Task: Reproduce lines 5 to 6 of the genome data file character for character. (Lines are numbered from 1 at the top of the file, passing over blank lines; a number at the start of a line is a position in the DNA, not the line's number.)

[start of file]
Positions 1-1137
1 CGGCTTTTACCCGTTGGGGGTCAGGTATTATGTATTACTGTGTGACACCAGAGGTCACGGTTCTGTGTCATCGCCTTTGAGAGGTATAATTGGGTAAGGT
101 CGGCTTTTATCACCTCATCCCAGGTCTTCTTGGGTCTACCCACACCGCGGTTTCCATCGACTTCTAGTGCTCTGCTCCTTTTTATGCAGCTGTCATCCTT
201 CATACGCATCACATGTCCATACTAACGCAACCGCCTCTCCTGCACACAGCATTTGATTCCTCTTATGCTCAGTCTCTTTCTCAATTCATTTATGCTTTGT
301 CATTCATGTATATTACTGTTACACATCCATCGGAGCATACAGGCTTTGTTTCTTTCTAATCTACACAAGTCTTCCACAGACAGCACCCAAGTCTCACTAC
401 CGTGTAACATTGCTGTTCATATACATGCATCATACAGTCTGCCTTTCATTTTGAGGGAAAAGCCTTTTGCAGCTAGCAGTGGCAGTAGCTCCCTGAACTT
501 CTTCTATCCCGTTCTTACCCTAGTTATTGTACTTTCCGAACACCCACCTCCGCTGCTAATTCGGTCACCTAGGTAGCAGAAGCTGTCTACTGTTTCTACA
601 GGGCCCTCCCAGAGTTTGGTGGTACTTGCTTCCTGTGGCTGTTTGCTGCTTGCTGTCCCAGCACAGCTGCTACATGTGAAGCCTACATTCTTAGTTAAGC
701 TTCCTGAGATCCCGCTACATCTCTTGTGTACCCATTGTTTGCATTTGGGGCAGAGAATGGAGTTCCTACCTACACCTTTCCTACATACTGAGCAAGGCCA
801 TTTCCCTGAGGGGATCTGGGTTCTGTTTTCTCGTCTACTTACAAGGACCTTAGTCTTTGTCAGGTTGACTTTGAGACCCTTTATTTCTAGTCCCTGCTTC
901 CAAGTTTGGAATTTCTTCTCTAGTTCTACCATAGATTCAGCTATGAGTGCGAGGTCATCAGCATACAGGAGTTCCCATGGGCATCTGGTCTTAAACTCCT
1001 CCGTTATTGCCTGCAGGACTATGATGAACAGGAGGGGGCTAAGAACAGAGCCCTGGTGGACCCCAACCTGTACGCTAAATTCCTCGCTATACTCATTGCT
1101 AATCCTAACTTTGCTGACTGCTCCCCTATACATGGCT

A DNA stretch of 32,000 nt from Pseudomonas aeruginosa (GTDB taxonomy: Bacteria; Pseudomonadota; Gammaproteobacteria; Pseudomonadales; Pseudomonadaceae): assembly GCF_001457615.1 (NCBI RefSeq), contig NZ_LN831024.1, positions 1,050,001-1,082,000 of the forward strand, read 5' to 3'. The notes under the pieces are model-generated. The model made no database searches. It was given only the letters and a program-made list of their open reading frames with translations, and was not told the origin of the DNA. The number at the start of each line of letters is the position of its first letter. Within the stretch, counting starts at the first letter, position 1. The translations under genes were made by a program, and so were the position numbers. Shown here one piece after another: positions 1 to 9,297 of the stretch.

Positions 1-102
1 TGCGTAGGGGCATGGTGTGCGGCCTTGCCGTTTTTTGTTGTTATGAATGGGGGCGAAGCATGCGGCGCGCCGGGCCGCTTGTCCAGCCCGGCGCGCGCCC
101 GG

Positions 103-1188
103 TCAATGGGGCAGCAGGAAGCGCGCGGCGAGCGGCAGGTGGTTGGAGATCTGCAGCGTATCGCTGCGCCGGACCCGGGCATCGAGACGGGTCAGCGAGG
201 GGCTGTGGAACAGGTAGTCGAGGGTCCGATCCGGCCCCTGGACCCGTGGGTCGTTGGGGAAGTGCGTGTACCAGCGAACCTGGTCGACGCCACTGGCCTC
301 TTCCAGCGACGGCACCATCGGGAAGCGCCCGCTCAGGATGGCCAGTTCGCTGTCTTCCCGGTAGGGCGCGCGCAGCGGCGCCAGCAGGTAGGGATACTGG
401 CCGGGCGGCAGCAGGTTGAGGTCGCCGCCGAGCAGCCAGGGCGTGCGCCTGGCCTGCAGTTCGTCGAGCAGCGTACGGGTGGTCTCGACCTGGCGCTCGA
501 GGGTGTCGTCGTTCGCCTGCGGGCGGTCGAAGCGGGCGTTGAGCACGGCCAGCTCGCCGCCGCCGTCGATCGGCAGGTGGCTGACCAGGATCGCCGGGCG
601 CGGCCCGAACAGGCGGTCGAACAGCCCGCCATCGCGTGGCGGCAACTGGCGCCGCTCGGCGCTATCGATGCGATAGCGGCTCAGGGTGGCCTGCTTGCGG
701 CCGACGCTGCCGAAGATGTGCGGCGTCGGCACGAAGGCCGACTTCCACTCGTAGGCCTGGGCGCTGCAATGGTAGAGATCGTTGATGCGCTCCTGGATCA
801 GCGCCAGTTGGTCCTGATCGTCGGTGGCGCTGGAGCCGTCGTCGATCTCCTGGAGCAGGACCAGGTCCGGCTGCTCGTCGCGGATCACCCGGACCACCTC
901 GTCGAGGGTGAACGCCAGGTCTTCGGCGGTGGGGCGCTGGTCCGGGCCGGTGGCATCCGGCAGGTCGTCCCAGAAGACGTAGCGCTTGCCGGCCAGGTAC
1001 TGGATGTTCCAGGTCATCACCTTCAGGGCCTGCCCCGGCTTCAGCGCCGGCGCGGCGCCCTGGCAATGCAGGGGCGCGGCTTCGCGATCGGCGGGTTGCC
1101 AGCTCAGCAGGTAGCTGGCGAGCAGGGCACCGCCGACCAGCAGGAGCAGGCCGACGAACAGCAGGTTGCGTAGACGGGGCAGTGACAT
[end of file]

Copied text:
301 CATTCATGTATATTACTGTTACACATCCATCGGAGCATACAGGCTTTGTTTCTTTCTAATCTACACAAGTCTTCCACAGACAGCACCCAAGTCTCACTAC
401 CGTGTAACATTGCTGTTCATATACATGCATCATACAGTCTGCCTTTCATTTTGAGGGAAAAGCCTTTTGCAGCTAGCAGTGGCAGTAGCTCCCTGAACTT